A comparison of spatial frequency tuning for the recognition of facial identity and facial expressions in adults and children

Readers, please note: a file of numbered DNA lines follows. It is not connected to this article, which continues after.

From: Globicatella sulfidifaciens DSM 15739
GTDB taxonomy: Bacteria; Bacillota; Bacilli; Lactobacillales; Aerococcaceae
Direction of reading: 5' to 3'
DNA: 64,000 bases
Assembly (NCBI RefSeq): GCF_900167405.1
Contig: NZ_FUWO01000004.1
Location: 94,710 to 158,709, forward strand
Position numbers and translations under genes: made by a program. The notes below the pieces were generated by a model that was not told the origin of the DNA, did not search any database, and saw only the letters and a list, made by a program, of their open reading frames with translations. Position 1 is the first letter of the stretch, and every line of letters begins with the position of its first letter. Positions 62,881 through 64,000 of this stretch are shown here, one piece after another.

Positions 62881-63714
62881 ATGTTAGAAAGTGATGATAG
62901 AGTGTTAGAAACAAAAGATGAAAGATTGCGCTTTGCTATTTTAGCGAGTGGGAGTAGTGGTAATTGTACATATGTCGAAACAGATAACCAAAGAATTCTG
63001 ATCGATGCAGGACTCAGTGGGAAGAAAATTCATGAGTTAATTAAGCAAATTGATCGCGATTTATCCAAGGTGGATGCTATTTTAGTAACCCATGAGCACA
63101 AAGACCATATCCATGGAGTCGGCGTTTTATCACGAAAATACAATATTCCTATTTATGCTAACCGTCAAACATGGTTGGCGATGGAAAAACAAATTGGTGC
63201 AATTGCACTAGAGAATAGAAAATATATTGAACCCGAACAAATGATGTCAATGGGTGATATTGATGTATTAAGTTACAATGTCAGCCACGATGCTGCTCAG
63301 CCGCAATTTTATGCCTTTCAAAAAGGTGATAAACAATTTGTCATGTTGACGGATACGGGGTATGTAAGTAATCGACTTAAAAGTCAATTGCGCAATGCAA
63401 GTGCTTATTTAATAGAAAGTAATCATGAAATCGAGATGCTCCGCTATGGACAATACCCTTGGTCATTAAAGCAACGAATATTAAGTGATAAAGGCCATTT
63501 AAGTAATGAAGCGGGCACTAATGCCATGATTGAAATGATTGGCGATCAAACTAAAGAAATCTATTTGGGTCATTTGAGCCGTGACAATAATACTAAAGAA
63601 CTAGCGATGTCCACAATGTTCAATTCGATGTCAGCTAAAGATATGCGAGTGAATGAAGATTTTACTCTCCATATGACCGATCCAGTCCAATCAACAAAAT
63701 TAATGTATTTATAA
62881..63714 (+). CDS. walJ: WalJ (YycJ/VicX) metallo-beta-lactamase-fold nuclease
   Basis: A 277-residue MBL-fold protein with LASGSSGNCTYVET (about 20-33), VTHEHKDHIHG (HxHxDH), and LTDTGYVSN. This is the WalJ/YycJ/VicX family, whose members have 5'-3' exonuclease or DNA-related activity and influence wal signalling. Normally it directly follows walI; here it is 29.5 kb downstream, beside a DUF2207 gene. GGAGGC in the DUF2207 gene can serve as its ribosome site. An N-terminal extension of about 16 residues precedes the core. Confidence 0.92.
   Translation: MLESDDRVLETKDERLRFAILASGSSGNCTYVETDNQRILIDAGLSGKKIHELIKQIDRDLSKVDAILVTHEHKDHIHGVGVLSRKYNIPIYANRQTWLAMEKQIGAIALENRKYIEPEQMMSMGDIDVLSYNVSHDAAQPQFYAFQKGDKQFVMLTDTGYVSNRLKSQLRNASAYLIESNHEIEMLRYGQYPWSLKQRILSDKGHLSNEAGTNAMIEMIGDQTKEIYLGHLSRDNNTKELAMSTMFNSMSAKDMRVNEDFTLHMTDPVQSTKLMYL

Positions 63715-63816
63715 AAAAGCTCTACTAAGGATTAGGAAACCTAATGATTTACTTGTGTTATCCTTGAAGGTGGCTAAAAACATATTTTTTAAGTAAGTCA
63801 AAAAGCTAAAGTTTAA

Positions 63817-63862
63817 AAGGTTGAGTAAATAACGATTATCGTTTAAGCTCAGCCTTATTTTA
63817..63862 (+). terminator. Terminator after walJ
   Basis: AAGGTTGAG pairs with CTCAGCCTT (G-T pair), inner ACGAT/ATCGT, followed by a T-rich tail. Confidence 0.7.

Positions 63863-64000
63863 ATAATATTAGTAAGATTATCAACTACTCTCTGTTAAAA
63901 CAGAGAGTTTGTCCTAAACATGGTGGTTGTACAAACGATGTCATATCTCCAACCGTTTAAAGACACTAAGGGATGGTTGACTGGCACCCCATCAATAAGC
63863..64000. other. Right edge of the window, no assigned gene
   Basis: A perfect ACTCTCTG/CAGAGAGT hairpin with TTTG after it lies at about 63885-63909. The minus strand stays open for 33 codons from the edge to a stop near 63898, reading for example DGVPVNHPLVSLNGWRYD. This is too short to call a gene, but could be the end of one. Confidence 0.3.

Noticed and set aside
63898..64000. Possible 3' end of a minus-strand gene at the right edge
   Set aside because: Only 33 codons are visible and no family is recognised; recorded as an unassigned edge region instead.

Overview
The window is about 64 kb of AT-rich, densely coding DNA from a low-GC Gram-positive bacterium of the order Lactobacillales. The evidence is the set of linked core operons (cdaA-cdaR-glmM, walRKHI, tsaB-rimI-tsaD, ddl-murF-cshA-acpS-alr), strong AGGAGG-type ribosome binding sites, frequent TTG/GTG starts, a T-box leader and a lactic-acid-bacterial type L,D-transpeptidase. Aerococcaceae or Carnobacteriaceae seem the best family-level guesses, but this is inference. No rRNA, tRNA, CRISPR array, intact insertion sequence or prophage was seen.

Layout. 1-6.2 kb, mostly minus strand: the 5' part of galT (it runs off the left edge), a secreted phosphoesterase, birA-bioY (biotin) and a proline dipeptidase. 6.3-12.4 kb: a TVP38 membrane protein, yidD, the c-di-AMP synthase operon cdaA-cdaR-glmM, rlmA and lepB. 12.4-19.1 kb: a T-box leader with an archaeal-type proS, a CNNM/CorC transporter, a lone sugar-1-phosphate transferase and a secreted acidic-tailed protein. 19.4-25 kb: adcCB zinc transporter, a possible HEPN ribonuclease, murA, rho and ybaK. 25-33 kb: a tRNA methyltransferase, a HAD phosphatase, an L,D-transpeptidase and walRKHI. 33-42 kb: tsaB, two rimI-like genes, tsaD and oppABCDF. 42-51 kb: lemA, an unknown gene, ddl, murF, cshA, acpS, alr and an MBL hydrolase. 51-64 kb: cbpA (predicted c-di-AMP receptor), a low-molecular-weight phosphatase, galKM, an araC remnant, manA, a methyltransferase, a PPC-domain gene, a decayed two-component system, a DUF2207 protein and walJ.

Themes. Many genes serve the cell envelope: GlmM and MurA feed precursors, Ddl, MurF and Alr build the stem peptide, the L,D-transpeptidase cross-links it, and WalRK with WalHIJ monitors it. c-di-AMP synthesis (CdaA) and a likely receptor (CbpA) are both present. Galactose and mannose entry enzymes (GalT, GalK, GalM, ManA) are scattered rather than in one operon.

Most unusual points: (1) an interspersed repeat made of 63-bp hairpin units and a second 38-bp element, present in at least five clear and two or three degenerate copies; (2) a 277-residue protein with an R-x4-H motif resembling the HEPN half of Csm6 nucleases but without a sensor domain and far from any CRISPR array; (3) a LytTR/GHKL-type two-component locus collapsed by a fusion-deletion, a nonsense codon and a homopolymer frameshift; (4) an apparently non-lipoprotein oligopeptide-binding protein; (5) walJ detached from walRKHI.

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We measured contrast thresholds for the identification of faces and facial expressions as a function of the center spatial frequency of narrow-band additive noise. In adults, masking of mid spatial frequencies (11-16c/fw) caused the largest elevation in contrast threshold (Experiment 1). Ideal observer analysis revealed that adults were equally sensitive to available information at low and mid spatial frequencies, both of which they used more efficiently than high spatial frequencies. The drop-off of sensitivity at high spatial frequencies began at a lower spatial frequency for recognizing facial identity than for recognizing facial expression. As a result, the critical band was higher for expression than for identity. The critical band for both identity and expression shifted to slightly lower values as distance increased (Experiment 2), a pattern indicating only partial scale invariance. Children aged 10 and 14 years showed similar tuning but needed more contrast (Experiment 3). The patterns suggest that adults use finer details for recognizing facial expressions than for identifying faces, a tuning that appears as early as age 10.
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